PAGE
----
Paw yeast infections are one of the more common ailments of dogs. And although they aren’t life-threatening or likely to ruin your dog’s quality of life, they can be quite irritating for your pooch.
Accordingly, you’ll want to treat them promptly and help your dog to clear the infection as soon as possible.
What Is a Yeast Infection?
Yeasts are microscopic fungal organisms that live everywhere. There are about 800 identified species hanging out on planet earth (and likely many that remain undescribed as of yet), and they play a variety of roles in different ecosystems.
Some are important for making delicious treats like bread and beer, while others are pathogenic and cause medical problems. Others simply hang out and do yeasty things, without really being beneficial or problematic. There are undoubtedly countless yeast organisms on you, your dog, and everything you own at this very minute.
Most of these yeasts are of no concern, and they form a normal part of the microscopic world surrounding us at all times. But problems can occur when one of two things happen:
1) Your dog (or you, for that matter) comes into contact with a pathogenic yeast species.
2) The bacteria living on your dog’s body (or yours) begin experiencing problems, which allows normally benign yeasts to experience a population explosion.
It is the second occurrence that is likely the most common, and fortunately, it is often the easier of the two to treat.
What Are the Symptoms of a Dog Yeast Infection?
Your dog can display a number of different symptoms that indicate the presence of a yeast infection. Some of the most common include:
- Inflamed, swollen or red nail beds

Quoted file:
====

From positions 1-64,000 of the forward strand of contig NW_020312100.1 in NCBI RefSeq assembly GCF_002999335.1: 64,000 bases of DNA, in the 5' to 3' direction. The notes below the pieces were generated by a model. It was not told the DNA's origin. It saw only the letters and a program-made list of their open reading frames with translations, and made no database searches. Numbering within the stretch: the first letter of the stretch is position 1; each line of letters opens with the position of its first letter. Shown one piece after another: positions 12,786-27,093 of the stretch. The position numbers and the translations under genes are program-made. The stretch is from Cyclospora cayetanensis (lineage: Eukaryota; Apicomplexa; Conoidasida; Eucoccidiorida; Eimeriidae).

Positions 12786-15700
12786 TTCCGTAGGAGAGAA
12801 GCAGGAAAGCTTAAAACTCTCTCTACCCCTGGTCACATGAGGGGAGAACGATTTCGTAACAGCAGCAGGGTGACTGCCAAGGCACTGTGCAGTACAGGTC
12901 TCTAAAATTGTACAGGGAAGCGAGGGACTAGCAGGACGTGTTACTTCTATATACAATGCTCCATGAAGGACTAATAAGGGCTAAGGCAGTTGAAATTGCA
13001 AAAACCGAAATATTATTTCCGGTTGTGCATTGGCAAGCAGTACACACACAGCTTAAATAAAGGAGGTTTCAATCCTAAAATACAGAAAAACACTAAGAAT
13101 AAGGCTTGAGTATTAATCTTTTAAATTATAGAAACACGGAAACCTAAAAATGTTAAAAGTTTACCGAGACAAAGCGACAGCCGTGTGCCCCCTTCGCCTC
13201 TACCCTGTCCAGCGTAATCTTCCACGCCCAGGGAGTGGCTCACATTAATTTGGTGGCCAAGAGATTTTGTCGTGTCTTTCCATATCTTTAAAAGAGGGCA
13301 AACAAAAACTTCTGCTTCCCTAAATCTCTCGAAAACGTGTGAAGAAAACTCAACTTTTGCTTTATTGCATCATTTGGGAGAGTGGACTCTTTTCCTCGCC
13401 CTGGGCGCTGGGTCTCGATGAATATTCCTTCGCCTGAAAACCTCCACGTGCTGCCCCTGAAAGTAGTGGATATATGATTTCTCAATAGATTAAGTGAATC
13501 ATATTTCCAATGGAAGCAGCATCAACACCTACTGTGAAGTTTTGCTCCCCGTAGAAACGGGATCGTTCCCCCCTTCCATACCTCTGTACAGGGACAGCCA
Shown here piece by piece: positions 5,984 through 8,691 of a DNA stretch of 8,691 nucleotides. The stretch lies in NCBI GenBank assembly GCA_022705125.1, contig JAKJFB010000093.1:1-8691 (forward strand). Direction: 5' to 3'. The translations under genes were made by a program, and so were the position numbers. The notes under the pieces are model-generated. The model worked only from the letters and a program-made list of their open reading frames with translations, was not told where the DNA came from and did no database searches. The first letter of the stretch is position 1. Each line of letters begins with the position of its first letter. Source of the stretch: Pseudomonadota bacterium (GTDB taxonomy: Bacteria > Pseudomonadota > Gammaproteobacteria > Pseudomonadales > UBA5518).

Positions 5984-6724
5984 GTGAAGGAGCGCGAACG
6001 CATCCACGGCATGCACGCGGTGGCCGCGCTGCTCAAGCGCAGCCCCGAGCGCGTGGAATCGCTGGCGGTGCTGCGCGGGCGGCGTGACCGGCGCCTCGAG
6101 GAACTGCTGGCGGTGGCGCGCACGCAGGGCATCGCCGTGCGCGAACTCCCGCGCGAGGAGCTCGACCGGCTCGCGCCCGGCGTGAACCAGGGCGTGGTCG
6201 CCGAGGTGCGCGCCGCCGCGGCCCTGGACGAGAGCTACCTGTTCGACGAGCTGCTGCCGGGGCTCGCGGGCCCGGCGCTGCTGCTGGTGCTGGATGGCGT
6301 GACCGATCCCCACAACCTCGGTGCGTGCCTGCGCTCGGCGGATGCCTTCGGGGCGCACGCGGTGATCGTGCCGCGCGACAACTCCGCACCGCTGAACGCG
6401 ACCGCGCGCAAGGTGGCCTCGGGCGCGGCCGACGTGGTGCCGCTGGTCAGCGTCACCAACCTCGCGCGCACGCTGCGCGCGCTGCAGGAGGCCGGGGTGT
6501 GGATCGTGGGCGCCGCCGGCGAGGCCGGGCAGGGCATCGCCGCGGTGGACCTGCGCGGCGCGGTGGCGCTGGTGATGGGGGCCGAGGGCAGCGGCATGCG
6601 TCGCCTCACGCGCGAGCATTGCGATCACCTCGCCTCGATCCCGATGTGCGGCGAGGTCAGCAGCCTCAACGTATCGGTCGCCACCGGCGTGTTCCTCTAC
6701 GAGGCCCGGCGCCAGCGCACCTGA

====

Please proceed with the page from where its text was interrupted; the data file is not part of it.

- Musty odor coming from the paws
- Thickened skin
- Greasy skin
- Flaky, crusty skin on the paws
- Discharge from the skin or nail beds
- Swelling of the afflicted area
- Excessive chewing and licking of paws
Itchiness is typically the first thing owners notice, so if you see your dog constantly licking and chewing his feet, take a closer look (and be sure to give them a sniff – many owners report their dog’s paws smelling like corn chips, earning the title “Frito Feet”).
Keep in mind that the symptoms of a yeast infection vary depending upon the area in which the infection takes hold. We’re primarily focusing on yeast infections of the paws today, but dogs suffering from yeast infections in other parts of the body exhibit different symptoms.
For example, dogs who experience yeast infections of the urinary tract don’t get itchy paws. Instead, they feel the need to urinate more frequently.
Dogs who have yeast infections of the ears may flap them back and forth repeatedly. A distinctive musty odor (sometimes likened to cheese) is also commonly associated with yeast infections of the ears.
Are Any Dogs at Higher Risk of Yeast Infections than Others Are?
Some breeds (and combinations thereof) are more susceptible to yeast infections than others are. Some of the most susceptible breeds include:
- Shih Tzu
- Cocker Spaniel
- Basset hound
- West Highland white terrier
- German shepherd
Additionally, some medical conditions, including hormonal imbalances and allergies, can also increase your dog’s risk for suffering from a yeast infection.
Some dogs can even end up suffering from recurrent yeast infections due to some larger imbalance. In these cases, it will be necessary to treat the underlying condition to get the yeast problems under control.
So, What Do I Do When My Dog Has a Yeast Infection on His Paws?
First thing’s first: Always reach out to your vet anytime your dog is experiencing a health problem, particularly if it is a new issue which has never occurred before.
However, if your dog has suffered from yeast infections in the past, and you’ve already discussed the issue with your vet, you may be able to treat recurrences yourself.